The Hummingbird was published by Arcadia Books on 15 September 2014 and is available to buy here
Anna Fekete, who fled the Yugoslavian wars as a child, has a past. Just beginning her career as a criminal investigator in a northern Finnish coastal town, she is thrust into a high-profile, seemingly unsolvable case that has riveted the nation. It doesn’t help that her middle-aged new partner, Esko, doesn’t bother hiding his racist prejudices, and Anna becomes the target of a systematic campaign to unsettle her. A young woman has been killed on a running trail, and a pendant depicting an Aztec god has been found in her possession. Another murder soon follows. All signs point to a serial killer, but can Anna catch the Hummingbird before he – or she – strikes again? And at what personal cost? Dark, gritty and filled with contemporary themes, this is a chilling, unforgettable book that you will find impossible to put down. Or forget.
The rest of the books in the Anna Fekete series:
I fell in love with the Anna Fekete series back in 2015. I read Defenceless and The Exiled. I puzzled over the enigma of Anna. She is a character, I truly appreciate. I have finally found the time to read the first book in the Finnish crime series, The Hummingbird. The Hummingbird very much sets the tone for the series. It is noir, done Finnish style. Beautiful.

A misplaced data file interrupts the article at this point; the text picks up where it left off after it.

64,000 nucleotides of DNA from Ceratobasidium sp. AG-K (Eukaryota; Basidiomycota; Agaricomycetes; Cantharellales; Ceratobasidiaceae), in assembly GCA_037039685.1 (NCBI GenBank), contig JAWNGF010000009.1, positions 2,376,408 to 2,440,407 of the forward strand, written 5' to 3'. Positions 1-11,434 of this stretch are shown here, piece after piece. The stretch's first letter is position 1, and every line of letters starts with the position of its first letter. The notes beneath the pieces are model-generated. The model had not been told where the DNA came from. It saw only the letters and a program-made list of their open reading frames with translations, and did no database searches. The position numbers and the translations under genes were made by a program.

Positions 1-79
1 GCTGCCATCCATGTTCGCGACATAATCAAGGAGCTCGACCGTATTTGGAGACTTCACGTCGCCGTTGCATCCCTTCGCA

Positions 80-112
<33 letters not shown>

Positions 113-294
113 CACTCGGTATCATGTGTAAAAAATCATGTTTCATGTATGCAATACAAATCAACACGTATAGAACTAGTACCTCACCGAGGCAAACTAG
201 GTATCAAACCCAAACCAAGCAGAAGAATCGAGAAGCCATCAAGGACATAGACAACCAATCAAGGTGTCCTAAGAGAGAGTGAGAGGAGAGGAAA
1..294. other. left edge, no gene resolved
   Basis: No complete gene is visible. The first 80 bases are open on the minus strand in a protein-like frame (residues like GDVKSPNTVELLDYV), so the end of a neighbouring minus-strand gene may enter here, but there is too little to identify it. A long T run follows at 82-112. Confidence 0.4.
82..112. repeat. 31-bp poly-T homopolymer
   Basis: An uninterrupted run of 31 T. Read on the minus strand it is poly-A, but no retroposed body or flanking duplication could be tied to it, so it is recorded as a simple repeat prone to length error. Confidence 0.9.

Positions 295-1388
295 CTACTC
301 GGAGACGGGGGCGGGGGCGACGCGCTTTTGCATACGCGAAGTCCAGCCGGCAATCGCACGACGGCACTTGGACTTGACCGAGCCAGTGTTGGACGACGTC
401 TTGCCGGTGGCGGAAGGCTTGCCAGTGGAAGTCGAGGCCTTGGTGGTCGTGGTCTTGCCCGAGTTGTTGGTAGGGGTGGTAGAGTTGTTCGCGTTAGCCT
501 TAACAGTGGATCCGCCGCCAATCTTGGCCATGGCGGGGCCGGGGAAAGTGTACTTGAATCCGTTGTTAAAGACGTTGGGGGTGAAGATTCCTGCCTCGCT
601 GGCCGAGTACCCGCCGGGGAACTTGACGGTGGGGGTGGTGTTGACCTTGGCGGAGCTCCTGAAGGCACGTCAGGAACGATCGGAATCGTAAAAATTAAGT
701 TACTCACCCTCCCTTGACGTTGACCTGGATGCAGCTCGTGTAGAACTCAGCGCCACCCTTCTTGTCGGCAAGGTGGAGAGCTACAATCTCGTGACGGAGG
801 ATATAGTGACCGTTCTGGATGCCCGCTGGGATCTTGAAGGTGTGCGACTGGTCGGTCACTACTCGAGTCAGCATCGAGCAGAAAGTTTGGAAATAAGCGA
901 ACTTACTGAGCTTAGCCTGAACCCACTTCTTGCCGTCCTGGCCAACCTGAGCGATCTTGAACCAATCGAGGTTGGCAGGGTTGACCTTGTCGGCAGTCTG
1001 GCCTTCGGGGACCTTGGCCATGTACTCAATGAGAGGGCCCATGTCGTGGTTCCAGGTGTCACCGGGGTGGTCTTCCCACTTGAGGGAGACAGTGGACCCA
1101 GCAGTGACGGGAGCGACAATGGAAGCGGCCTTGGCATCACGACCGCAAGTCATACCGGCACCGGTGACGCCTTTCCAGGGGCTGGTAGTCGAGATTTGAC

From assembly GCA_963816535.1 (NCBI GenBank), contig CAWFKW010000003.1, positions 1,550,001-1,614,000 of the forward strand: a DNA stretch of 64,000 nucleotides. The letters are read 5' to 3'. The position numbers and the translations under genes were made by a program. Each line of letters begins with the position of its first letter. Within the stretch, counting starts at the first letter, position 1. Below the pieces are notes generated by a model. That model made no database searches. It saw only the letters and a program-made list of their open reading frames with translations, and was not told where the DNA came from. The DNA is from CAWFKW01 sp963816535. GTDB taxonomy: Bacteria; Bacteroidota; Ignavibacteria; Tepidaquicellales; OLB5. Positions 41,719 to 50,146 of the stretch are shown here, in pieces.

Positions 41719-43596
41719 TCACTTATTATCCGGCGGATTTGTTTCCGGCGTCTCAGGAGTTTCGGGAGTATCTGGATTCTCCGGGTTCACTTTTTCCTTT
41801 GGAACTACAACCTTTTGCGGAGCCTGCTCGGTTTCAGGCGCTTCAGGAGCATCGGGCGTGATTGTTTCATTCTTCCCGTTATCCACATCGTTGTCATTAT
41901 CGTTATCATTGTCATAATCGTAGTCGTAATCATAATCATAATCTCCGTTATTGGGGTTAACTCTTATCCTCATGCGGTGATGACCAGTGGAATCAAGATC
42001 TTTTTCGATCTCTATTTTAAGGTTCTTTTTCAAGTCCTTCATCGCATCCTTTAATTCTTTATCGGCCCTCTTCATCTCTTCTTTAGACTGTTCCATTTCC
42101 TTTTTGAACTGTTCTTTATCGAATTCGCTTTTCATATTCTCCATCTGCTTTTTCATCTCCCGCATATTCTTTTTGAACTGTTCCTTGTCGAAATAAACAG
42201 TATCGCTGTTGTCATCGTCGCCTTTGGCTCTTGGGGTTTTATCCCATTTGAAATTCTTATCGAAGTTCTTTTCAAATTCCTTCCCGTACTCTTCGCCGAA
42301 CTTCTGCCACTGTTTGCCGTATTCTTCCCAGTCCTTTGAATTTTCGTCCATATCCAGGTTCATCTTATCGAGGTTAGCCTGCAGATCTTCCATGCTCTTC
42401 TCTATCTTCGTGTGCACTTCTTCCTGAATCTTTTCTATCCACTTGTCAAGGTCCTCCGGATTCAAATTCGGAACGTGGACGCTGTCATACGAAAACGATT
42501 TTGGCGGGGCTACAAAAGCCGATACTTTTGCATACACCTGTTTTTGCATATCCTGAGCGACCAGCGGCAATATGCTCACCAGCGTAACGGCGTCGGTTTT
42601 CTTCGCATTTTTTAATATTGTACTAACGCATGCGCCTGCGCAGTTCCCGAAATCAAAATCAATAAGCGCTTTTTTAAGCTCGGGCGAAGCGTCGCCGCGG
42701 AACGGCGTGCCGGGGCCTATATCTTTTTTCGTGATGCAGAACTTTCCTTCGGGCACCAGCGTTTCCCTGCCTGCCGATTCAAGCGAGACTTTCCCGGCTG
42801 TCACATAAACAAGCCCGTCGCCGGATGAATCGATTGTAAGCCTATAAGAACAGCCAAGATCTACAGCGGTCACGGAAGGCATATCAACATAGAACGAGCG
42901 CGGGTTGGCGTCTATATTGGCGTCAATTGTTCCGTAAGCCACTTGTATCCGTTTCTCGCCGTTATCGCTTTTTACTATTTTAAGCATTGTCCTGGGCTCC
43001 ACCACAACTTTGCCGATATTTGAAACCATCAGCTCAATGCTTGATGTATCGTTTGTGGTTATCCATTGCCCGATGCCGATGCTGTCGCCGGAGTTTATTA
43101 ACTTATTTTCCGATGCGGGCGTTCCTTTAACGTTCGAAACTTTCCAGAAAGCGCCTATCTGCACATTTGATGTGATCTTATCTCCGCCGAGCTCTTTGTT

We meet Anna, as she starts a new job. Anna is now working as a Senior Detective Constable, a plain clothed detective. She is paired with a misogynistic officer, Esko. Anna is very much perceived as an outsider. She is from an immigrant background, although she has been in Finland for twenty years and has assimilated. Racism appears be very much the norm, with colleagues openly referring to Anna’s ethnicity. Two cases dominate Anna’s early days as a detective. A young woman has been murdered brutally, whilst out jogging. Plus the behaviour of a young teenage Turkish Kurd girl causes concern for Anna. She made a phone call for help to emergency services. Murder and a potential honour violence case. Heavy going.
The cases start to take their toll on Anna. She goes from being a bit of a fitness freak, with regular jogging sessions to someone who is more careless. We see this in the way she gradually embraces the world of smoking, junk food and binge drinking. She has to cope with a partner, who seems to deliberately ignore or belittle her. I am pretty sure in the UK, the behaviour of Esko would not be tolerated to the same extent. She is also receiving strange threatening text messages. We see a caring side to Anna. She is so worried about the teenage Turkish Kurd girl, that she stalks the family and makes her presence known. She is not very detached, where this girl is concerned. She senses danger.
I love the way the author addresses immigration and the difficulty in settling in a new place. Anna is not from Finland. She lives there; but has an attachment to her homeland, to Serbia/Hungary. She is conflicted. She is neither one thing or another. Identity is complex and contradictory. Kati Hiekkapelto gives us insight into this. This means that Anna feels different, which is very much reinforced by the messages she is receiving from her work colleagues. This is odd. It is clear that there is widespread immigration of various ethnic groups into the region. They see her as ticking an ethnic box, as part of their attempt at multiculturalism. She uses all of this to her advantage, in trying to make sense of the Turkish Kurd family.
This is really excellent. A strong start to the series! Recommended!